A Tale of Two Cities By Charles Dickens Book 3: Chapter 9 - The Game Made

IX

The Game Made

While Sydney Carton and the Sheep of the prisons were in the adjoining dark room, speaking so low that not a sound was heard, Mr. Lorry looked at Jerry in considerable doubt and mistrust. That honest tradesman's manner of receiving the look, did not inspire confidence; he changed the leg on which he rested, as often as if he had fifty of those limbs, and were trying them all; he examined his finger-nails with a very questionable closeness of attention; and whenever Mr. Lorry's eye caught his, he was taken with that peculiar kind of short cough requiring the hollow of a hand before it, which is seldom, if ever, known to be an infirmity attendant on perfect openness of character.

"Jerry,"said Mr. Lorry. "Come here."

Mr. Cruncher came forward sideways, with one of his shoulders in advance of him.

"What have you been, besides a messenger?"

After some cogitation, accompanied with an intent look at his patron, Mr. Cruncher conceived the luminous idea of replying, "Agicultooral character."

"My mind misgives me much,"said Mr. Lorry, angrily shaking a forefinger at him, "that you have used the respectable and great house of Tellson's as a blind, and that you have had an unlawful occupation of an infamous description. If you have, don't expect me to befriend you when you get back to England. If you have, don't expect me to keep your secret. Tellson's shall not be imposed upon."

"I hope, sir,"pleaded the abashed Mr. Cruncher, "that a gentleman like yourself wot I've had the honour of odd jobbing till I'm grey at it, would think twice about harming of me, even if it wos so — I don't say it is, but even if it wos. And which it is to be took into account that if it wos, it wouldn't, even then, be all o' one side. There'd be two sides to it. There might be medical doctors at the present hour, a picking up their guineas where a honest tradesman don't pick up his fardens — fardens! no, nor yet his half fardens — half fardens! no, nor yet his quarter — a banking away like smoke at Tellson's, and a cocking their medical eyes at that tradesman on the sly, a going in and going out to their own carriages — ah! equally like smoke, if not more so. Well, that 'ud be imposing, too, on Tellson's. For you cannot sarse the goose and not the gander. And here's Mrs. Cruncher, or leastways wos in the Old England times, and would be to-morrow, if cause given, a floppin' again the business to that degree as is ruinating — stark ruinating! Whereas them medical doctors' wives don't flop — catch 'em at it! Or, if they flop, their toppings goes in favour of more patients, and how can you rightly have one without t'other? Then, wot with undertakers, and wot with parish clerks, and wot with sextons, and wot with private watchmen (all awaricious and all in it), a man wouldn't get much by it, even if it wos so. And wot little a man did get, would never prosper with him, Mr. Lorry. He'd never have no good of it; he'd want all along to be out of the line, if he, could see his way out, being once in — even if it wos so."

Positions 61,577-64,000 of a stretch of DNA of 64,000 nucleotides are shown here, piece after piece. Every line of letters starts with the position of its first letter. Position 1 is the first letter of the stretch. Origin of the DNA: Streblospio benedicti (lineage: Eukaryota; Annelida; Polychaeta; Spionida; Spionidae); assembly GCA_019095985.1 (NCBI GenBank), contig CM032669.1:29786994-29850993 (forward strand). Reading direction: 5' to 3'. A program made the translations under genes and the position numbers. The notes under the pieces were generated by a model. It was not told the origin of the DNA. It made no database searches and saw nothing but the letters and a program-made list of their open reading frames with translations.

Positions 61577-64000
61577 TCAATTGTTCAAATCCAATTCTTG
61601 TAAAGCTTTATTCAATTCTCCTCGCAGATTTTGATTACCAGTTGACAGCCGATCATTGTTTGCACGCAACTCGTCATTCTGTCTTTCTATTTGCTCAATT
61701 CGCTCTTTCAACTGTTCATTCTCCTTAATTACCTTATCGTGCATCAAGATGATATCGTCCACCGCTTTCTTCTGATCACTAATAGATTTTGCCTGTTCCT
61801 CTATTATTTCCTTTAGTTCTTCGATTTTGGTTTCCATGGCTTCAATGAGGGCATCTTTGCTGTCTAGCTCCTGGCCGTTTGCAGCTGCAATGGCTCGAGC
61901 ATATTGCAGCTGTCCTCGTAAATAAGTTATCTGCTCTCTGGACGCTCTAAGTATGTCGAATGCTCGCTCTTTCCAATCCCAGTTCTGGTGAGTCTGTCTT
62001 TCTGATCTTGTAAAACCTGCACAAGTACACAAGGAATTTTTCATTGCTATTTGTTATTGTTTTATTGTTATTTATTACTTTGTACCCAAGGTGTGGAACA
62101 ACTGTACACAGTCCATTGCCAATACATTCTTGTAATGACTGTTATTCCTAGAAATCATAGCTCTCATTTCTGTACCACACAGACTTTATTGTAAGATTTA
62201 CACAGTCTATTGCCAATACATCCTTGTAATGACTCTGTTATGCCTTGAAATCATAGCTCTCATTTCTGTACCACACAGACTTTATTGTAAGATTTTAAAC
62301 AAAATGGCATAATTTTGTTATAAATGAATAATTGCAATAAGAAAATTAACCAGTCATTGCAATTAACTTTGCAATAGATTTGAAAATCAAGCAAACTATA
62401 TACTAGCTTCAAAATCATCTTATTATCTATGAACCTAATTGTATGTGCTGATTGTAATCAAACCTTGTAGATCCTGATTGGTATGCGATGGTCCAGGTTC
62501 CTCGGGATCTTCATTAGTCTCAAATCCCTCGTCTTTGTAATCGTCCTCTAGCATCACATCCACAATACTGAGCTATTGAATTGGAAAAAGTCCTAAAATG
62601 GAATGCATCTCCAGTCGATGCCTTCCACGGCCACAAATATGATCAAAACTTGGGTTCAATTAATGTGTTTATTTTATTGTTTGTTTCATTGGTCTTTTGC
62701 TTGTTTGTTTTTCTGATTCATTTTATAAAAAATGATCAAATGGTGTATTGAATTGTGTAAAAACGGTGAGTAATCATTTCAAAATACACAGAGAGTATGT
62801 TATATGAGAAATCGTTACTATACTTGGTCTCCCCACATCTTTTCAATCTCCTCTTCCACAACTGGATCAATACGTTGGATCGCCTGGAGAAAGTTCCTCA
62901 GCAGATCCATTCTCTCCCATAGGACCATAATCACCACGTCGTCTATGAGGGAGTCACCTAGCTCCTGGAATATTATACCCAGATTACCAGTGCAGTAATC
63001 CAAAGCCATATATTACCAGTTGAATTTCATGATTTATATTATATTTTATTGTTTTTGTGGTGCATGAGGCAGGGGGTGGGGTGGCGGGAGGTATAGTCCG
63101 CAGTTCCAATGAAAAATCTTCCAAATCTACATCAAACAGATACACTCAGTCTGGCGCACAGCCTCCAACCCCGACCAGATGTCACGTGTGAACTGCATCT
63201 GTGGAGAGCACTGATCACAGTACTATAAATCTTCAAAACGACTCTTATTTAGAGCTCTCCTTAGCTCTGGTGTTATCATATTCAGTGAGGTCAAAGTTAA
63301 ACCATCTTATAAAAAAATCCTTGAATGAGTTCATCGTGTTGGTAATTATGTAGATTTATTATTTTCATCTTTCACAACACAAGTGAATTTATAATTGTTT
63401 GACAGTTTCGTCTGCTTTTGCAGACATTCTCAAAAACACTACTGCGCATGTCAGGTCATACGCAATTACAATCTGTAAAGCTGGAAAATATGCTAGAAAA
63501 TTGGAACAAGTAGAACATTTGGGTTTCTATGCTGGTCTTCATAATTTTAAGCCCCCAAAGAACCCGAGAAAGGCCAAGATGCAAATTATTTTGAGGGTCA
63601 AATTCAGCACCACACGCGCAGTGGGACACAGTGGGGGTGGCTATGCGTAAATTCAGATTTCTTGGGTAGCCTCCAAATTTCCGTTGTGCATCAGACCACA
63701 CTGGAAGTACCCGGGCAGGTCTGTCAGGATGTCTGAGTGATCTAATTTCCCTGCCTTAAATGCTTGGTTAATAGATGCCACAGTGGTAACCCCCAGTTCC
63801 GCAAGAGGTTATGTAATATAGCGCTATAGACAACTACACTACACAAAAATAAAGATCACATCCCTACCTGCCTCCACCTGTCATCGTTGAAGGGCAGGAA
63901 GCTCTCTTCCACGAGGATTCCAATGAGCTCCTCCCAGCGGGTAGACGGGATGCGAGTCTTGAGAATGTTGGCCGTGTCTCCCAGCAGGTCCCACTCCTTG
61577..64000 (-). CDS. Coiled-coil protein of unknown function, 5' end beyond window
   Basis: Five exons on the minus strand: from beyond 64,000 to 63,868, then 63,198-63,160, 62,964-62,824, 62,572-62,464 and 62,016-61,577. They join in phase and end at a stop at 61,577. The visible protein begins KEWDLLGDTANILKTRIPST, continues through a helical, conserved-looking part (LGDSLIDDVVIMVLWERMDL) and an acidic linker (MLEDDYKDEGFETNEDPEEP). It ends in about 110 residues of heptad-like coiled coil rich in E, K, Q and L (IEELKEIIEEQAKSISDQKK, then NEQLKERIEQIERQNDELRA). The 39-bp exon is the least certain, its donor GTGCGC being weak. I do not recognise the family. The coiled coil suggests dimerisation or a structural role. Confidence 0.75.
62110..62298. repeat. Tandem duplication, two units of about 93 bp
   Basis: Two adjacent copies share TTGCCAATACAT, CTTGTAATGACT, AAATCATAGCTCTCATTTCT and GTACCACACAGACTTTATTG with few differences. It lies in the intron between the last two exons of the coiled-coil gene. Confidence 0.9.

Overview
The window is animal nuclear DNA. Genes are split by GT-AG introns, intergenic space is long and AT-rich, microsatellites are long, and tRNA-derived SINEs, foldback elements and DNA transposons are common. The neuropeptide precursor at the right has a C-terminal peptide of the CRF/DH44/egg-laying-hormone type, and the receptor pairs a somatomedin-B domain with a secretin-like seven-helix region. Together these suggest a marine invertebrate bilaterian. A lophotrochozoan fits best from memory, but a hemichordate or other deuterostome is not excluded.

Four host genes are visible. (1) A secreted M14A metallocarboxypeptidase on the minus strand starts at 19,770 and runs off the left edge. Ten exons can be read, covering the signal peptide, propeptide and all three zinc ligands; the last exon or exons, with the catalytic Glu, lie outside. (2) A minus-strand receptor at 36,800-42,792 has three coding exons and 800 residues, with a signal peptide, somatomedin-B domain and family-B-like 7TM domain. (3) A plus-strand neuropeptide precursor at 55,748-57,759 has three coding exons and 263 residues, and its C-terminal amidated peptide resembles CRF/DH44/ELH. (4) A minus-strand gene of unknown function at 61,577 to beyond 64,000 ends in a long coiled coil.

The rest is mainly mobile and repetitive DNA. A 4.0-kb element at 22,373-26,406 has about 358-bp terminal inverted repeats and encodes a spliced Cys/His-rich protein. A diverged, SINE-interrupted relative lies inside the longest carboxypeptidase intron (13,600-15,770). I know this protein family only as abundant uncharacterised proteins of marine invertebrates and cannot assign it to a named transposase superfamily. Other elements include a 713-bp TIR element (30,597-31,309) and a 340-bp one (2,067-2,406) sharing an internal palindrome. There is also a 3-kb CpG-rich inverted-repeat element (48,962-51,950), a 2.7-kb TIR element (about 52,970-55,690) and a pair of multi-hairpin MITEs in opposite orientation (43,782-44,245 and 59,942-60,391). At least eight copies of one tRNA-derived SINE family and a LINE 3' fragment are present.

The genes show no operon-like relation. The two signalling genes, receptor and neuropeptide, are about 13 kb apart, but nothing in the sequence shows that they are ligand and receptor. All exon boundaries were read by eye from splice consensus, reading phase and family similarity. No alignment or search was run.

"Ugh!"cried Mr. Lorry, rather relenting, nevertheless, "I am shocked at the sight of you."

"Now, what I would humbly offer to you, sir,"pursued Mr. Cruncher, "even if it wos so, which I don't say it is — "

"Don't prevaricate,"said Mr. Lorry.

Continued on next page...

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During the day Jerry Cruncher is a porter for Tellson’s Bank. What is his occupation at night?




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